Q: What are the pros, cons, and opportunities of emerging technologies:
Peter: The real problem with these emerging technologies is the cost. We’re platform agnostic. This is a barrier for a lot of media creators. There’s a lot of speculative smart money in California and great stuff is coming out of the indie community. The design rules for these technologies are still being established. We’re working to make things that feel good in VR.
Shelley: Challenge: How do we make learning this stuff accessible to more people? It’s taking a lot of collaboration and a lot of creativity. Industry and education need to work together to make learning with it more accessible.
Kelsey: We don’t have to covet the newest technology. The Google Cardboard is the coolest thing around. There’re tons of homeless people with smartphones, and hypothetically, if they get their hands on a Google Cardboard device, they have access to virtual reality. The idea of coveting the shiniest thing is the biggest barrier.
Peter: The price point is the biggest con. VR and AR are still very much in the novelty phase.
Kelsey: AR and VR are truly a phenomenon. You’re able to neglect your physical environment. You can’t do this for very long at all though. Do you know an AR or VR experience that you want to stay in for longer than 10 minutes?
Tim: VR is the anti-community device.
Monica: Thinking about how people consume information to learn from it and testing with a variety of abilities. This is the digital divide.
Peter: Most of the tools are freely available – you have to be conversant in development or programming, but the tools are there if you understand them. The topic of the K-12 pipeline is dear to a lot of us. People need to have access to discrete math, and science, and there’s a heck of a lot of more work to do on that front.
Monica: I know as an educator I shouldn’t be saying this, but credentialing is not important in this platform. Anyone can learn from the Internet or Oregon Story Board, the local industry, or Twitter.
Shelley: We need to focus on how we can create a workforce that’s catering to the education of this industry. At Oregon Story Board we’re using funds from corporate facing classes to go back into non-profit for those who can’t afford it. We want to create a broader spectrum of opportunity for those interested in developing these emerging technologies.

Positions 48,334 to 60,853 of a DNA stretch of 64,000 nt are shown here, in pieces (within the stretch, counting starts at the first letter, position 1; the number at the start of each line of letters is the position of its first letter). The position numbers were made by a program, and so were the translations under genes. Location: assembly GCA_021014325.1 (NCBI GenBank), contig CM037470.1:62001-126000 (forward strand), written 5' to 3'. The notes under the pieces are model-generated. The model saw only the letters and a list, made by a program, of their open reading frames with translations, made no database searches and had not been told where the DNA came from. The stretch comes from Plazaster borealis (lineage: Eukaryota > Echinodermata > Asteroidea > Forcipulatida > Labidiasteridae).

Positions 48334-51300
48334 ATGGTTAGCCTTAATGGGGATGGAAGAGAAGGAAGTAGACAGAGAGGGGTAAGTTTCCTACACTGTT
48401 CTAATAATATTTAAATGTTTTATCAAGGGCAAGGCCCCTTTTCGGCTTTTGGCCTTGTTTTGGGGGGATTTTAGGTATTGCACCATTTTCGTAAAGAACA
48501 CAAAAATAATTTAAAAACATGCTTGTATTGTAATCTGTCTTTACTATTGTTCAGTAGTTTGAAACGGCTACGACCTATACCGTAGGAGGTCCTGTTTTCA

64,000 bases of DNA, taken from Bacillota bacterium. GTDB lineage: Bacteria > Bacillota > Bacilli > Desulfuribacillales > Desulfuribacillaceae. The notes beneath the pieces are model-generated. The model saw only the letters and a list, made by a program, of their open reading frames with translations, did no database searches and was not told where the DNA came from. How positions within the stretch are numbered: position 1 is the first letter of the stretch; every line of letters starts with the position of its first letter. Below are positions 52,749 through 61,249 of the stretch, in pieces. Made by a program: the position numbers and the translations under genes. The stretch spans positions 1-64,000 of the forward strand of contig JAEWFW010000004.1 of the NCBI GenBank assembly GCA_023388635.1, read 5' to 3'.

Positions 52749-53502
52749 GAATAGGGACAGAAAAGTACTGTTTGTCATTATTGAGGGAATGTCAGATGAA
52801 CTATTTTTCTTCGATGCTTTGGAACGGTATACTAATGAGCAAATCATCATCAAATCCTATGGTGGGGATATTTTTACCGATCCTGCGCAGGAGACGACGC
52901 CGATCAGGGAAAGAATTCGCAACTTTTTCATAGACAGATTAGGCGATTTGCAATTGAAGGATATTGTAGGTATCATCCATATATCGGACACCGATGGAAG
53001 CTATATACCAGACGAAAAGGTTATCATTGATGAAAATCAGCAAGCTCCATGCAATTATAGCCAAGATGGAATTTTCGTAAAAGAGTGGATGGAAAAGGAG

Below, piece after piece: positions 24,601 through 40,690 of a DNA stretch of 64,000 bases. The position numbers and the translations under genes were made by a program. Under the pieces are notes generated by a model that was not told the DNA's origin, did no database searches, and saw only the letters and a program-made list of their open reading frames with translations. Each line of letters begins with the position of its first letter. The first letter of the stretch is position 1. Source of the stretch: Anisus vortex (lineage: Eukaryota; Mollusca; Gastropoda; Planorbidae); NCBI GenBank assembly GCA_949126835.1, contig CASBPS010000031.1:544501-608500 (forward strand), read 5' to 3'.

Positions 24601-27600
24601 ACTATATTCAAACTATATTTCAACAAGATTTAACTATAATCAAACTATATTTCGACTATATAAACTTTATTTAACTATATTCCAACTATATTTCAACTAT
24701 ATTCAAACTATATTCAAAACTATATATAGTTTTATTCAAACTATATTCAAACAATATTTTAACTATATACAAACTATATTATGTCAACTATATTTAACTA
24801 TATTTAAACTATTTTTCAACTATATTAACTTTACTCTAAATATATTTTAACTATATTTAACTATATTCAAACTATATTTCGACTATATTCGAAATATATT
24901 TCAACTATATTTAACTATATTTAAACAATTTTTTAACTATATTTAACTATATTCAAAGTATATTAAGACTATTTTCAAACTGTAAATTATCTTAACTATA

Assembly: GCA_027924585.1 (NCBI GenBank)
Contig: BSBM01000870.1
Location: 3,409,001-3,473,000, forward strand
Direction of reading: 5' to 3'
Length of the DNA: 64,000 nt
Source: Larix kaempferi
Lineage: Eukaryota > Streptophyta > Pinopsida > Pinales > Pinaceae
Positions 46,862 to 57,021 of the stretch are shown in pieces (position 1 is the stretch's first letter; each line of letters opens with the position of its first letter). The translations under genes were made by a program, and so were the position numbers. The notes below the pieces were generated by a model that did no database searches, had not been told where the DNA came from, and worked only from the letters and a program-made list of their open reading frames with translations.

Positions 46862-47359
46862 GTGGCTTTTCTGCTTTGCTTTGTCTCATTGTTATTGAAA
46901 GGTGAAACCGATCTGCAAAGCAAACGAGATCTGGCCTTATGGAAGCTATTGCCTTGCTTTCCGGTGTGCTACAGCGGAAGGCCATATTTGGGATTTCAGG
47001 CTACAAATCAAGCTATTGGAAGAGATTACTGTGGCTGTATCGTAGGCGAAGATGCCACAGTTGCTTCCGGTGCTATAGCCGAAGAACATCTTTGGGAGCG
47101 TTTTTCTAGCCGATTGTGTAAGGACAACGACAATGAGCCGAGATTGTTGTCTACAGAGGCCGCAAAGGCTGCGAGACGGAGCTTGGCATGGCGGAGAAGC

And when the question-and-answer session began, I was finally able to ask my question:
I am a digital content creator for a software company. How can I start introducing these emerging technologies into our content creation?
The answers from the panel and from the audience were positive, inspiring, and encouraging:
“Use this experience as inspiration”
“Just go make something – start basic, keep it simple, experiment, and see what sticks”
“Start pushing the envelope”
“Hold group trials”
“Make something, tweak things slightly until you like what you’ve created”
In the end, I walked away feeling much less … intimidated by virtual and augmented reality. I felt less constrained by the traditional storytelling methods, and excited for an opportunity to explore a new realm of digital possibility. But it was Ben Fischler’s words that stuck with me the most:
“The thing to focus on is: What is my story? What do I want to tell? And then, where does my story fit into this giant ecosystem of platforms?”
So it does come back to the human element: we learn better, we identify more strongly, and we remember better through stories that resonate with us, regardless of the medium. But that doesn’t mean you can’t get more attention and amplify your story with the right medium.
To see how marketers are pioneering digital storytelling through VR and AR, check out these two awesome campaigns:
Expedia + St. Jude’s Children’s Hospital – Dream Adventures Initiative
Wieden & Kennedy + National MS Society – Together We Are Stronger Project
What do you think? Will you be using virtual or alternative realities in your storytelling soon?